• We used the lambda function to characterize the change recipe, and then we passed that function and the list of temperatures to the map() function.
  • The map() function applied the lambda function to every element of the list and returned a new iterable with the converted temperatures.

Example 3

Using the map() function to concatenate multiple strings
The map() function can likewise be used to apply a string activity to every element of an iterable. Here is an example of using the map() function to concatenate strings:

# Python example program for map() function  
words = ["Welcome","to","Scholarhat"]  
# lambda function defines the string operation  
concatenated_words = list(map(lambda x : x.capitalize( ) + "!", words))  
  
# print the list of concatenated words  
print(concatenated_words)  
    

Output

['Welcome!', 'To!', 'Scholarhat!']   

Explanation

  • So, In this example, we have a list of words and we want to underwrite each word and add an interjection imprint as far as possible.
  • Here, We used the lambda function to characterize the string activity, and then we passed that function and the list of words to the map() function.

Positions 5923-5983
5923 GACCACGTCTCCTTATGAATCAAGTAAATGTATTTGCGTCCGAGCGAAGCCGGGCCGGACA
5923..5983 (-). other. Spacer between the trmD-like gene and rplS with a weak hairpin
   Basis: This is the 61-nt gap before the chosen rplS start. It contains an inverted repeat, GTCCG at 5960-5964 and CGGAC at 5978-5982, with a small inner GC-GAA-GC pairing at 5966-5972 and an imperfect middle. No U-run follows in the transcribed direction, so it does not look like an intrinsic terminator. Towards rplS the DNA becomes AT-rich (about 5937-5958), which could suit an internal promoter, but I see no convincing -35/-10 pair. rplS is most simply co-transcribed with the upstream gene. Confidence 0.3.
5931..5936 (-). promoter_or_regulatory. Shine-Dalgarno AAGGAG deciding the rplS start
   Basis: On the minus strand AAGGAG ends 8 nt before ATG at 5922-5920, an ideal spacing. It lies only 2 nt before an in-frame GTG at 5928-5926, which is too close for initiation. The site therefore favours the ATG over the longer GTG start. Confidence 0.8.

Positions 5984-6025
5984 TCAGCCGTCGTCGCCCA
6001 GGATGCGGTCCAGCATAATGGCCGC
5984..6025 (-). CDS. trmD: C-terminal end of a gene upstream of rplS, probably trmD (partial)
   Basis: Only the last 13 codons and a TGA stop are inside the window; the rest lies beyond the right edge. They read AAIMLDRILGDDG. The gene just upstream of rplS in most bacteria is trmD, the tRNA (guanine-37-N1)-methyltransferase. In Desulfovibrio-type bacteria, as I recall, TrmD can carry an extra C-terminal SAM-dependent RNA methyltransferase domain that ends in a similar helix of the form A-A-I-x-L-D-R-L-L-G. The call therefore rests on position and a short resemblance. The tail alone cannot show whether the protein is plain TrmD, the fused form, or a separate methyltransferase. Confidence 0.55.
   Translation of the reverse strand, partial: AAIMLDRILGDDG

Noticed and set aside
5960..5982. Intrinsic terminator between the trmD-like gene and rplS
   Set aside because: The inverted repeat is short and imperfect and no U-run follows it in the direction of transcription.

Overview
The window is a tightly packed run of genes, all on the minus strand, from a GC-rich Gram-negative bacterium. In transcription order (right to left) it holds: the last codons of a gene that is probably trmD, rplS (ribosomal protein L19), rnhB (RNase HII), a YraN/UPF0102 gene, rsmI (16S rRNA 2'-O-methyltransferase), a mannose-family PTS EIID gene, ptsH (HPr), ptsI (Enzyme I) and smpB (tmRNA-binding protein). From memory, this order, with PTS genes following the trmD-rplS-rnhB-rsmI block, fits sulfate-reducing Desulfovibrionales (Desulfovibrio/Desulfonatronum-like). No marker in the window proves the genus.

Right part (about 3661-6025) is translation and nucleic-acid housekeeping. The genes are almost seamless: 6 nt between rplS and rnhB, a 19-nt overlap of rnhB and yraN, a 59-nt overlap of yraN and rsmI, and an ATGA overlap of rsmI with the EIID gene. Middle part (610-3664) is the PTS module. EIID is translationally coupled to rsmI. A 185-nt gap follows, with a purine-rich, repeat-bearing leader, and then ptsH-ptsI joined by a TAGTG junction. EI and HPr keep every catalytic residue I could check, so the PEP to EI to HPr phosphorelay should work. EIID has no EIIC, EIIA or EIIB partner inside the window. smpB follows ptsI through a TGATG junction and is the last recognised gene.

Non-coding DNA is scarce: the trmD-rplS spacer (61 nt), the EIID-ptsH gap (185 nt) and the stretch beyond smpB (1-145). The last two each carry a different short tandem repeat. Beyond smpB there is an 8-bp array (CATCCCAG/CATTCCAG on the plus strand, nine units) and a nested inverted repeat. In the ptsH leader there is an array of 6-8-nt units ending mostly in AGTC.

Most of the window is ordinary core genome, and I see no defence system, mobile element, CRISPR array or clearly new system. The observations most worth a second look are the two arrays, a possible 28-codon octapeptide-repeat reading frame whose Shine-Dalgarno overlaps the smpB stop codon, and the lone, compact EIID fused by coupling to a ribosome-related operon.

• The map() function applied the lambda function to every element of the list and returned a new iterable with the concatenated strings.

Example 4

Using map () function with tuple

def example(s):

    return s.upper()

tuple_exm = ('Welcome','to','Scholarhat')

upd_tup = map(example, tuple_exm)

print(upd_tup)

print(tuple(upd_tup))
    

Output

<map object at 0x7fd663cb9640>
('WELCOME', 'TO', 'SCHOLARHAT')

Explanation

  • So, In this program, we have taken a tuple with some string values.
  • Then we defined a function to convert the strings to uppercase.
  • And Lastly, we used the map in Python for the tuple and the function, to convert the string values to uppercase.

Using Map in Python with Lambda Functions

The map() function in Python takes in a function and a list as a parameter. This function is called with a lambda function and a list and a new list is returned which contains all the lambda-modified items returned by that function for each thing.

Example:

li = [9, 7, 22, 77, 54, 62, 77, 93, 73, 61]
final_list = list(map(lambda x: x*2, li))
print(final_list)

Output

[18, 14, 44, 154, 108, 124, 154, 186, 146, 122]

Explanation:

Increase all components of a list by 2 utilizing lambda and map() functions.The code copies each component in a list using a lambda function and the 'map' function. It at that point prints the new list with the multiplied components. The output displays each component from the initial list, increased by 2.

Using Map in Python with Dictionary

A dictionary in Python is a collection type that stores keys with value pairs.The dictionary defined using curly brackets. In the example below, we will implement a dictionary of boy names and append the names with a ‘_’ at the end by using the map() function.

Example: